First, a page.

Are Right-Wing Libertarian Internet Trolls Getting Paid to Dumb Down Online Conversations?
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The second pattern is the strong association between this tactic and a certain set of views: pro-corporate, anti-tax, anti-regulation. Both traditional conservatives and traditional progressives tend be more willing to discuss an issue than these right-wing libertarians, many of whom seek instead to shut down debate.
So what’s going on? I’m not suggesting that most of the people trying to derail these discussions are paid to do so, though I would be surprised if none were. I’m suggesting that some of the efforts to prevent intelligence from blooming seem to be organized, and that neither website hosts nor other commenters know how to respond.
For his film (Astro)Turf Wars, Taki Oldham secretly recorded a training session organized by a rightwing libertarian group called American Majority. The trainer, Austin James, was instructing Tea Party members on how to “manipulate the medium”. This is what he told them:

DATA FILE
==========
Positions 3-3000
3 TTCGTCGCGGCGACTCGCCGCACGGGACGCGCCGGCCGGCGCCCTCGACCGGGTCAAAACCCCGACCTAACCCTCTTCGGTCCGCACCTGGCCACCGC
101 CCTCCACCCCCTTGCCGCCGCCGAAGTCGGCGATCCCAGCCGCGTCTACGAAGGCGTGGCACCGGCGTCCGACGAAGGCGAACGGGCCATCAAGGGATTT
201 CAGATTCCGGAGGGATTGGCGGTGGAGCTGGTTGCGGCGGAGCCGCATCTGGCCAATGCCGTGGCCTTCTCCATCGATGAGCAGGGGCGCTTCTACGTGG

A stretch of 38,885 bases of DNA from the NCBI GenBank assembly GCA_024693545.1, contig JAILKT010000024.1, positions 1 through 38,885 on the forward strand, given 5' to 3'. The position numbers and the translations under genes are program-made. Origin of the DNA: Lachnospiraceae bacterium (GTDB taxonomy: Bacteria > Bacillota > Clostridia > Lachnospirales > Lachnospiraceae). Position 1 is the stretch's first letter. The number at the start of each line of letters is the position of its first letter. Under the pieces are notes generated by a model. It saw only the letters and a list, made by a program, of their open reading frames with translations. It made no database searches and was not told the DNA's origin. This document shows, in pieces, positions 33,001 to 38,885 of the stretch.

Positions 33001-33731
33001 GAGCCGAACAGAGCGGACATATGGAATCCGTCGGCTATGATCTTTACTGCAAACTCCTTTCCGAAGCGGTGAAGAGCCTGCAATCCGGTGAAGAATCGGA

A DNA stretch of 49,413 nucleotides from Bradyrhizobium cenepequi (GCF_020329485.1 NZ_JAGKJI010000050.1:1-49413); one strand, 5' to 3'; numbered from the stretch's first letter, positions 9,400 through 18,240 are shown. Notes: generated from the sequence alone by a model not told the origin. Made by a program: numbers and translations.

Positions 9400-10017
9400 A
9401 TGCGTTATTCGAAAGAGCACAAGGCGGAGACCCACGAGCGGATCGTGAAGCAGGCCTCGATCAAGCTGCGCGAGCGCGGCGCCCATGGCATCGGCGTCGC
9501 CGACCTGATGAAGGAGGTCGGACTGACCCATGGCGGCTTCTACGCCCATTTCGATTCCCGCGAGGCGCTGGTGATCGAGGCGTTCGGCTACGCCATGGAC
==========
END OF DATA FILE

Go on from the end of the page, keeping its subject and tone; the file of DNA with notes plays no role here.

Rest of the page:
“Here’s what I do. I get on Amazon; I type in “Liberal Books”. I go through and I say “one star, one star, one star”. The flipside is you go to a conservative/ libertarian whatever, go to their products and give them five stars. … This is where your kids get information: Rotten Tomatoes, Flixster. These are places where you can rate movies. So when you type in “Movies on Healthcare”, I don’t want Michael Moore’s to come up, so I always give it bad ratings. I spend about 30 minutes a day, just click, click, click, click. … If there’s a place to comment, a place to rate, a place to share information, you have to do it. That’s how you control the online dialogue and give our ideas a fighting chance.”
Over 75% of the funding for American Majority, which hosted this training session, comes from the Sam Adams Alliance. In 2008, the year in which American Majority was founded, 88% of the alliance’s money came from a single donation, of $3.7m(13). A group which trains rightwing libertarians to distort online democratic processes, in other words, was set up with funding from a person or company with a very large wallet.
The internet is a remarkable gift, which has granted us one of the greatest democratic opportunities since universal suffrage. We’re in danger of losing this global commons as it comes under assault from an army of trolls and flacks, many of them covertly organised or trained. The question for all of us - the Guardian, other websites, everyone who benefits from this resource - is what we intend to do about it. It’s time we fought back and reclaimed the internet for what it does best: exploring issues, testing ideas, opening the debate.